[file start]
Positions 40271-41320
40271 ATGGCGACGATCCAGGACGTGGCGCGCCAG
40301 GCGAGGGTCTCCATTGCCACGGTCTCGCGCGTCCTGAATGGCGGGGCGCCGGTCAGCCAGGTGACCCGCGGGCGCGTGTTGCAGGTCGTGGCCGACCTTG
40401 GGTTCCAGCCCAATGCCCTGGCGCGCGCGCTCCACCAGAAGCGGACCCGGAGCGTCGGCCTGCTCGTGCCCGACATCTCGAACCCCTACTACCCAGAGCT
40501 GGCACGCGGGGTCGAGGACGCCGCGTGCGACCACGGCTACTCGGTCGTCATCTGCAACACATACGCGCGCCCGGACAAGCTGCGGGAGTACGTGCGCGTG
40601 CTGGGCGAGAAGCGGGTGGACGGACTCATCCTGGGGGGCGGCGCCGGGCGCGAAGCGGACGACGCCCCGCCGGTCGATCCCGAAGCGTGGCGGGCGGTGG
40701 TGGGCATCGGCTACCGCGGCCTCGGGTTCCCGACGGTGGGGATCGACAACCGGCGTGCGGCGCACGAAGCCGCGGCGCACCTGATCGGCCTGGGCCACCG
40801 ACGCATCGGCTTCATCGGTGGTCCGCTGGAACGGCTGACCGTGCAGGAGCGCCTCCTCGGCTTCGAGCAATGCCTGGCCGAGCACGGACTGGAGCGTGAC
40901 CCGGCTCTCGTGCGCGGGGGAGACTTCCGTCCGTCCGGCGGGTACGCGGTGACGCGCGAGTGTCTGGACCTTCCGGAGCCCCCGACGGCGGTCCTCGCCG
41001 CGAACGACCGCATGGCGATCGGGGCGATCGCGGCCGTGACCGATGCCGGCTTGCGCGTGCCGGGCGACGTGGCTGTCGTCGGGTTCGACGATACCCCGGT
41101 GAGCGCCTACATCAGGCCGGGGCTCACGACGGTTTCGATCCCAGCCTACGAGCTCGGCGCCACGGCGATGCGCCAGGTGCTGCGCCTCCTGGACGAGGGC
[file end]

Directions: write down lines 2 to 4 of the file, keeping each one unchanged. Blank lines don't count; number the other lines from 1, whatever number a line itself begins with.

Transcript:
40271 ATGGCGACGATCCAGGACGTGGCGCGCCAG
40301 GCGAGGGTCTCCATTGCCACGGTCTCGCGCGTCCTGAATGGCGGGGCGCCGGTCAGCCAGGTGACCCGCGGGCGCGTGTTGCAGGTCGTGGCCGACCTTG
40401 GGTTCCAGCCCAATGCCCTGGCGCGCGCGCTCCACCAGAAGCGGACCCGGAGCGTCGGCCTGCTCGTGCCCGACATCTCGAACCCCTACTACCCAGAGCT